© Kristian Möller, Arto Rajala, Senja Svahn
This conceptual paper focuses on the management challenges of different types of strategic
business nets. First, we propose a value-system continuum that forms the basis for classifying different types of strategic nets. Second, a classification of these nets is suggested and discussed.Finally, the core managerial questions and capabilities required in net management are illustrated. A discussion of the theoretical and managerial implications, and of future research needs, concludes the paper.
Key Words: Network Management, Strategic Networks, Business networks
The way economic value is created is fundamentally changing. The increasing importance of knowledge,technological complexity, global competition, and the availability of digital information technology are driving this change (Castells 1996). Individual companies, even major MNCs such as ABB, IBM, Microsoft and NOKIA, cannot internally master all the relevant value activities of the value chain from product innovation to customer care, nor is it economically sensible for them to try. In consequence,firms and other social actors are creating increasingly complex webs of knowledge and technological bonds. Emerging networks of firms are replacing traditional markets and vertically-integrated companies. Networks are claimed to be better adapted to knowledge-rich environments because of their superior information- processing capacity and flexible governance compared to markets and hierarchicalorganizations (Achrol and Kotler 1999, Eisenhardt and Marting 2000, Foss 1999, Snow1992). Empowered by the new digital media, network organizations are expected to take the leading role in the creation of economic and social innovations (Castells 1996, Grabher 1993,Jarillo 1993, Parolini 1999, Thompson et al. 1994). In a nutshell, it is a question of how to combine the value activities of multipleactors in order to form ‘value-creating’ end products (Anderson and Narus 1999, Cravens et al., 1997, Doz and Hamel 1998, Norman and Ramirez 1993).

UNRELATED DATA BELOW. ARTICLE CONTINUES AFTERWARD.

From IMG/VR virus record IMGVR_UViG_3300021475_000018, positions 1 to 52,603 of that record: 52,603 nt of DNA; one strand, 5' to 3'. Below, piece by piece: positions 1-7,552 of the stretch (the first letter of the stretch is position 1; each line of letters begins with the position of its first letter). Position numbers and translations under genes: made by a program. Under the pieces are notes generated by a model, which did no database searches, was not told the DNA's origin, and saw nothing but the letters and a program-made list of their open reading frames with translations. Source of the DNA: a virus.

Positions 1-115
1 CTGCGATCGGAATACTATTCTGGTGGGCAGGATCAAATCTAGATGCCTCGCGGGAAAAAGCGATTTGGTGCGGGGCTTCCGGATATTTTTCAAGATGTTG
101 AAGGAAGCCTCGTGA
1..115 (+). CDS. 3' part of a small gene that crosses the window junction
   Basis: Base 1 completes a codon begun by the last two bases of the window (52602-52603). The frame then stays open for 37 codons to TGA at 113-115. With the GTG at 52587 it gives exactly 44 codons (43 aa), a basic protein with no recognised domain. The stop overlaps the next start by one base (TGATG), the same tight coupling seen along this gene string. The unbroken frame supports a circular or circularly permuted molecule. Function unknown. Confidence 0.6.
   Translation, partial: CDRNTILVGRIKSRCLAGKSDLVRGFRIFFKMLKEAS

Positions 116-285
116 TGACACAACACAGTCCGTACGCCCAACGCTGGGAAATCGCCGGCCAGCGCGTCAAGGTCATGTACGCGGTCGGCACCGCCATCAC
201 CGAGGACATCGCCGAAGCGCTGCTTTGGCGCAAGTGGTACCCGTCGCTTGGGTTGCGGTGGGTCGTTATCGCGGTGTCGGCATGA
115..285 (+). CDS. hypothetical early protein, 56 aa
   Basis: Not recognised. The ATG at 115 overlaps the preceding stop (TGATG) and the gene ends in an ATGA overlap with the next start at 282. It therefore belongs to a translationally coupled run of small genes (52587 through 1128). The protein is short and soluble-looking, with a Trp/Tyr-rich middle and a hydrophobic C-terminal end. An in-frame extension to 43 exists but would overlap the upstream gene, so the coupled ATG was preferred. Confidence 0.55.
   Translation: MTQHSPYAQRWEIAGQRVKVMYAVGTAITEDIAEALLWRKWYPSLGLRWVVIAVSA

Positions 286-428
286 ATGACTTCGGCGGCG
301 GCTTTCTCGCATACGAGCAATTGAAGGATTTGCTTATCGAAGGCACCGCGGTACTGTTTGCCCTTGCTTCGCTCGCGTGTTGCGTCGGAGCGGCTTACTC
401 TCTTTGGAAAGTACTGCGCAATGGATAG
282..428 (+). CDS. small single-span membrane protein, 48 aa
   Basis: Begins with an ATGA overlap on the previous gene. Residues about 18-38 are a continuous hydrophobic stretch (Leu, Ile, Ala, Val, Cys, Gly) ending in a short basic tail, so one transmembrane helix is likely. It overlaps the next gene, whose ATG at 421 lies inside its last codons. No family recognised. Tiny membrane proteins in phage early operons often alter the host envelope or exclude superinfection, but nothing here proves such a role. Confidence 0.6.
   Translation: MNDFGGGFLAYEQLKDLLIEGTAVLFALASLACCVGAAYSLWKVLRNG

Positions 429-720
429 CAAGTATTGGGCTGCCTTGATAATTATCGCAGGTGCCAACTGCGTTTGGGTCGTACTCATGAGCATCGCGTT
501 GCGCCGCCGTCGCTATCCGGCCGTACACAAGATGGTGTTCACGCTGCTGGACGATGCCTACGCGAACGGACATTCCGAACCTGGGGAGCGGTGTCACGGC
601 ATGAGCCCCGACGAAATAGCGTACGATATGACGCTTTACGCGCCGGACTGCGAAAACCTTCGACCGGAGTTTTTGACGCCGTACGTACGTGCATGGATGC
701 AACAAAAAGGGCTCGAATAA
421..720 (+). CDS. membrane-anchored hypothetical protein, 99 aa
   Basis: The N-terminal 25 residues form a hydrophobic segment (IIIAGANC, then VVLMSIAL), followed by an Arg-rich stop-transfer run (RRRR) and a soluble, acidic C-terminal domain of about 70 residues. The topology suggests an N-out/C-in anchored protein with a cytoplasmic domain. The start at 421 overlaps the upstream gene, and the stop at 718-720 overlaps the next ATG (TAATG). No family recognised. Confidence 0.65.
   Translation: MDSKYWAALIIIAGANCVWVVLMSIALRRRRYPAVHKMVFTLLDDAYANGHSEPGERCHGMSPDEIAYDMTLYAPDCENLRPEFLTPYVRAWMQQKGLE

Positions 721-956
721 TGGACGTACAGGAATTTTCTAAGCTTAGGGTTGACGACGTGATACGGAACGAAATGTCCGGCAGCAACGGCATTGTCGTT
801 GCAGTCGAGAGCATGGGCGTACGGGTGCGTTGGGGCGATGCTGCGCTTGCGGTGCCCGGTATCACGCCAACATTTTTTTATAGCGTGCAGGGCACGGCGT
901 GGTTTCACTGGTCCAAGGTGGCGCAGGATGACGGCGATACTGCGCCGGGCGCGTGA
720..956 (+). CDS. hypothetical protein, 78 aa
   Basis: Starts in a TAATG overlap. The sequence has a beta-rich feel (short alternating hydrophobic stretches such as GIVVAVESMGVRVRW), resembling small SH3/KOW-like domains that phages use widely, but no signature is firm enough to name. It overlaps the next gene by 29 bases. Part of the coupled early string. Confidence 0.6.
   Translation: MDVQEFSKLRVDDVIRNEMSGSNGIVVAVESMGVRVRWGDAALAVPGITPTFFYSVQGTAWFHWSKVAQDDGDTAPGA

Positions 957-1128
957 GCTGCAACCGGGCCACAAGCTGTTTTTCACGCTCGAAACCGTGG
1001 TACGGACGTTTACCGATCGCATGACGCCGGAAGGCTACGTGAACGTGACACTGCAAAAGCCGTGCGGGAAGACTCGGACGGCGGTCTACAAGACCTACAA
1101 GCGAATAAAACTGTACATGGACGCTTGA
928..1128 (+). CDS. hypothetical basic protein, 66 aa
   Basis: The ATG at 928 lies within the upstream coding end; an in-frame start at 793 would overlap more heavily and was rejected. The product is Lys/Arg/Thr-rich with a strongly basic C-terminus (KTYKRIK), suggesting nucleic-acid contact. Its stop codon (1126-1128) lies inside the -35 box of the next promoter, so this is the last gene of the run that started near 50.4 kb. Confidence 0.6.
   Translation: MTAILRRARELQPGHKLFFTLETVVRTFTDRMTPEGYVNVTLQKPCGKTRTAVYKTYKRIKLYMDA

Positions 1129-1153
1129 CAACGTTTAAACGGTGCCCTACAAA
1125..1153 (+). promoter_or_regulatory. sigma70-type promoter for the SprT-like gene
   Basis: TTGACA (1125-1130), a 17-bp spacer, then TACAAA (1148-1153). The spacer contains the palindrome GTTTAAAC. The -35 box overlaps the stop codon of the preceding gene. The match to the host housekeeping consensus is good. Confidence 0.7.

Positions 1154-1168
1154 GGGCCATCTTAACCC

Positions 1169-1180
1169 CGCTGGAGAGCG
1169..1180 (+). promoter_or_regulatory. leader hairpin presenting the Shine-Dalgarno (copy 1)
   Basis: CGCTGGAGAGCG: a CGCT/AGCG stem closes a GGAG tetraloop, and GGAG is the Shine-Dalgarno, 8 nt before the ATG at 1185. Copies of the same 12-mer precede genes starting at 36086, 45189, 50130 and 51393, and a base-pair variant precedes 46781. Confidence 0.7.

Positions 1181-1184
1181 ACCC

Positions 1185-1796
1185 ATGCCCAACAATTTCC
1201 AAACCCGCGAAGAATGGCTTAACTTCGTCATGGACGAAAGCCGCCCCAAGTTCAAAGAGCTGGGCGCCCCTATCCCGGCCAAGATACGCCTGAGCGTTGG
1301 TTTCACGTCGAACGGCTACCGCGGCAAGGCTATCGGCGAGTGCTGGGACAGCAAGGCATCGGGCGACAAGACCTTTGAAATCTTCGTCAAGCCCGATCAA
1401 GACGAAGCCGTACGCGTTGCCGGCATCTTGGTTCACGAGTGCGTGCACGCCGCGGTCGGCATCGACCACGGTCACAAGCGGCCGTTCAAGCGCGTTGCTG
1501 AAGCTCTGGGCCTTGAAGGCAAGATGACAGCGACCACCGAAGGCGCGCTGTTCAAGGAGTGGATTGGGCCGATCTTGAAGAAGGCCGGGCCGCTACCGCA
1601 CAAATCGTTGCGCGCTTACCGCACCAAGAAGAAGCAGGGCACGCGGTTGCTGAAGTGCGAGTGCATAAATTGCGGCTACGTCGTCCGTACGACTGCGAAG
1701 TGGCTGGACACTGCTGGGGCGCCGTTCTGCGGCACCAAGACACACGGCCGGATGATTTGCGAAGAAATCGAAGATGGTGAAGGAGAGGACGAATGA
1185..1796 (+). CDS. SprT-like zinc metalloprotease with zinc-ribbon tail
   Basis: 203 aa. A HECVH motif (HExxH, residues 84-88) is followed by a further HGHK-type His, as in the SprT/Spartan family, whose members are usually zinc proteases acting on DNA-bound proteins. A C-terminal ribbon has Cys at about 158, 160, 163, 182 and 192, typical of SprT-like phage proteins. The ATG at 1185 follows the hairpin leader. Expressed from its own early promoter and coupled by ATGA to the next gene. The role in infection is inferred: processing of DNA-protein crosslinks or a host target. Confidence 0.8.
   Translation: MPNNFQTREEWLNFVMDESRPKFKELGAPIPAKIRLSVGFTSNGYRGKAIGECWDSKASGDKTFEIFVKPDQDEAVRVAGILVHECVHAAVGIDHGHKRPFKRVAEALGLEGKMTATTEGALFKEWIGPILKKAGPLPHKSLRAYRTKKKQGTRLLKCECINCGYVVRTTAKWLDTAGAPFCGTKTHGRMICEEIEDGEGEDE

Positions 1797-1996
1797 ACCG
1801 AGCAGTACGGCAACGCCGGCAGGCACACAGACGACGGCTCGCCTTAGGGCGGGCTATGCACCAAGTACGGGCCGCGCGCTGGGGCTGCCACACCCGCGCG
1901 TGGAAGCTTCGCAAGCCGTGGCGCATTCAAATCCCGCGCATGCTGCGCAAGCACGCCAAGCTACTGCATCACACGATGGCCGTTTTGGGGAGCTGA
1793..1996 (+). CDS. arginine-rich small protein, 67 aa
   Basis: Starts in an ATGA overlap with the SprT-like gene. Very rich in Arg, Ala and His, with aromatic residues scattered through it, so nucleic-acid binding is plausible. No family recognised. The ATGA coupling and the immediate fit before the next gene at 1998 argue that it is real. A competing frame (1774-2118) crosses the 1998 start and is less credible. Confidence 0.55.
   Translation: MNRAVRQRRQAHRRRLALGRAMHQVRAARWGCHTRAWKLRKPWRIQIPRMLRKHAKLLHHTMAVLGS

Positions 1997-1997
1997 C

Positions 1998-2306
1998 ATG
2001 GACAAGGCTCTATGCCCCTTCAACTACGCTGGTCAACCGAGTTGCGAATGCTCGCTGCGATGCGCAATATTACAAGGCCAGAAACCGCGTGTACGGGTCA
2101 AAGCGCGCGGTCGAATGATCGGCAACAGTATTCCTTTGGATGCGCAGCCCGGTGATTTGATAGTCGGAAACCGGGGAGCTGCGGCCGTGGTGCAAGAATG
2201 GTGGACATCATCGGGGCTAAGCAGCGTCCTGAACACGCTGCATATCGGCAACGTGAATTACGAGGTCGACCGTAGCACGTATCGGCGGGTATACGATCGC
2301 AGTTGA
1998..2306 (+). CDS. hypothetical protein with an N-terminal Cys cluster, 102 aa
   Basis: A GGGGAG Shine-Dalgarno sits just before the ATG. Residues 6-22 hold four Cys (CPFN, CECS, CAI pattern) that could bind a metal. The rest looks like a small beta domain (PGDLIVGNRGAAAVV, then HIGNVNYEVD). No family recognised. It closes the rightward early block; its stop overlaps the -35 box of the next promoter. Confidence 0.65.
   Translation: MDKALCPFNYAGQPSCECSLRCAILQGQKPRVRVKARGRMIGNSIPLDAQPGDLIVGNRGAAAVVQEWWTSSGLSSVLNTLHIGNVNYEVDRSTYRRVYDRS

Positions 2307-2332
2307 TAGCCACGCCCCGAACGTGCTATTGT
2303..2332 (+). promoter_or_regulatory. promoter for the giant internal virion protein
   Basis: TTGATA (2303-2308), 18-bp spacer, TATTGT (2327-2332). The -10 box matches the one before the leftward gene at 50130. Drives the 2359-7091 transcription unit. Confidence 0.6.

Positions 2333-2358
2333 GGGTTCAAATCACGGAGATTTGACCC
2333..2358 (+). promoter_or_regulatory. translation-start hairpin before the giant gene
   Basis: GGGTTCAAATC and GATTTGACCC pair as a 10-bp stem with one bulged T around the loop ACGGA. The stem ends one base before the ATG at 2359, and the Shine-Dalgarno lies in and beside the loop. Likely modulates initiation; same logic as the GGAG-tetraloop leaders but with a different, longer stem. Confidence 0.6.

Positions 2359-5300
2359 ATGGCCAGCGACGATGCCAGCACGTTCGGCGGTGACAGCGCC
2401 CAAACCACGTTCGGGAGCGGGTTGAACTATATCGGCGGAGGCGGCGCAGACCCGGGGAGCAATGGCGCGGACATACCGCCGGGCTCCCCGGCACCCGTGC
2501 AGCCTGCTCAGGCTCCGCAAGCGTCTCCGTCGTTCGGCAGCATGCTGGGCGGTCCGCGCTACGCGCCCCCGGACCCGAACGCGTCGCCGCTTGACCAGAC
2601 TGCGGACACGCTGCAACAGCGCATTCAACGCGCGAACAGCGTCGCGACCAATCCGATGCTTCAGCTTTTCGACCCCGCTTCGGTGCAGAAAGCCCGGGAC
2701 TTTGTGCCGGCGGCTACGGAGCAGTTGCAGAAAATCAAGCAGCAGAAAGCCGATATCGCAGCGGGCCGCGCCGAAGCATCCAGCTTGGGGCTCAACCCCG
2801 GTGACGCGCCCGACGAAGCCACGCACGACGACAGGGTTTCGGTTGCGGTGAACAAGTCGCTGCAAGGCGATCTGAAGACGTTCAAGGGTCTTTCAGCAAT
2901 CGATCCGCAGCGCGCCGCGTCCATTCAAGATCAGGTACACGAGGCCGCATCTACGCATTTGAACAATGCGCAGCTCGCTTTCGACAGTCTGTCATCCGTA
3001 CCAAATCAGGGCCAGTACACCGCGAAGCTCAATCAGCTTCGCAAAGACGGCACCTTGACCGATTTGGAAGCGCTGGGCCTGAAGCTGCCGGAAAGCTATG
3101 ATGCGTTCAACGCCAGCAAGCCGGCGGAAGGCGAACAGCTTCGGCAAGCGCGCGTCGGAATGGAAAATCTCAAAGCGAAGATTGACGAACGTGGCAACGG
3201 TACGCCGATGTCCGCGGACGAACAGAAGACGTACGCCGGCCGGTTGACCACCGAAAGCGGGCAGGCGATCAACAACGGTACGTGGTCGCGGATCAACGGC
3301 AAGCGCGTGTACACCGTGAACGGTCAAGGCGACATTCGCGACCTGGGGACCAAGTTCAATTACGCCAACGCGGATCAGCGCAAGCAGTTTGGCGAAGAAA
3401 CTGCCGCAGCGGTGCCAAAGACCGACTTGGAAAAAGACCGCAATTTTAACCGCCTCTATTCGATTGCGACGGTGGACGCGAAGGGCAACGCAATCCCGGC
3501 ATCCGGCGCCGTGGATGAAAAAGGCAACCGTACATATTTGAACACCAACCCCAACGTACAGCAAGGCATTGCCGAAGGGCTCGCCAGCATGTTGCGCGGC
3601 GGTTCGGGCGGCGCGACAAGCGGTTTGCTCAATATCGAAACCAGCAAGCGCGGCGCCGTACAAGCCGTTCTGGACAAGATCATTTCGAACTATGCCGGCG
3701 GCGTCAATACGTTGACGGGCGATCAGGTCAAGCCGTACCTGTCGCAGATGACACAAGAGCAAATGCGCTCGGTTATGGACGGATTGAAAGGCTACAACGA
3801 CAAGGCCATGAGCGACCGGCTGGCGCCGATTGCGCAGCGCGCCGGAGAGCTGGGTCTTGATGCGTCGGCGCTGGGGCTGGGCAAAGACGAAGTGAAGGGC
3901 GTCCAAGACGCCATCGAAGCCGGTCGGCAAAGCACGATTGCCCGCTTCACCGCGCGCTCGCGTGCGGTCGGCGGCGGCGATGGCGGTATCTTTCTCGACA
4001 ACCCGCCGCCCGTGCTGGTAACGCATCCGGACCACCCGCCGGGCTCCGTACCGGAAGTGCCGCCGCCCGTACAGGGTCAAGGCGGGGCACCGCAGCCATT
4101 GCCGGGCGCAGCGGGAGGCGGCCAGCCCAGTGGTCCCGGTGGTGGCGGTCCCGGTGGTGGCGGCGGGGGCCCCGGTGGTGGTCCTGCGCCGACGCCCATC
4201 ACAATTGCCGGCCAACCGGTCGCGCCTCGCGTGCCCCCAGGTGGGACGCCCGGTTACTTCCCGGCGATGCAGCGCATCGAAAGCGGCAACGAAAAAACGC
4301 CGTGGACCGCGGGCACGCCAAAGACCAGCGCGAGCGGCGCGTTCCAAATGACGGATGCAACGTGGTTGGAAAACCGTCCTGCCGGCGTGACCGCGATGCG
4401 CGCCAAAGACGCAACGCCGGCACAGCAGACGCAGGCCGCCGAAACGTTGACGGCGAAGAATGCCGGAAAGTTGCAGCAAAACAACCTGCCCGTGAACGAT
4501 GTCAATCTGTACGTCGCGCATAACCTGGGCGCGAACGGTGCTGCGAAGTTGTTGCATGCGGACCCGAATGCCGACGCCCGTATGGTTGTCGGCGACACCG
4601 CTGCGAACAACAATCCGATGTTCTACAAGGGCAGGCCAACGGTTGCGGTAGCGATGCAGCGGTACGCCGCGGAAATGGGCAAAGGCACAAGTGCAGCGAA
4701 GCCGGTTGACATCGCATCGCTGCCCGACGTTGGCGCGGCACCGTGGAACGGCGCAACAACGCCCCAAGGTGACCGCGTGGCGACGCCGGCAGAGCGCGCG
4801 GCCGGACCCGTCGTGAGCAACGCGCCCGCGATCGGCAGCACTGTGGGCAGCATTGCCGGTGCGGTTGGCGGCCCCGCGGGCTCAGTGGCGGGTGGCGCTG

The view that companies are closely interrelated through resource ties and activity links is, of course, the core proposition in Industrial Network Theory (Axelsson and Easton 1992, Håkansson and Snehota 1995, Möller and Wilson 1995). This viewpoint isalso put forward in the more recent network propositions from the fields of economic sociology,which are primarily based on the resource/capability view (RBV) of the firm (Amit and Zott 2001, Eisenhardt and Martin 2000, Gulati and Zaheer 2000, Gulati and Gargiulo 1999, Gulati
1998). Why, then, do we need another study of networks?
We argue that the majority of research has focused on the generalcharacteristics of
organically evolved networks, basically examining their structure and, to a lesser extent, their development processes. Much less attention has been paid to the issues of intentionally developed nets, and specifically to their management. Our work is based on the premise that different managerial capabilities are needed in operating in different types of nets. In exploring thisnotion we need to deal with the following fundamental questions. (1) What are the basic types of strategic business networks?
(2) What factors influence the formation of these networks?
(3) What kinds of organizational structures and managerial processes are used?
(4) What kinds of managerial capabilities are required in the basic types of strategic network?
The primary focus in this study is onquestions one and four. First, we propose a value-system continuum that forms the basis for classifying different types of strategic nets.
Second, a classification of these nets is suggested and discussed. Finally, the core managerial questions posed and the capabilities required in net management are identified and discussed through two conceptual frameworks.
Characteristics of Strategic Nets...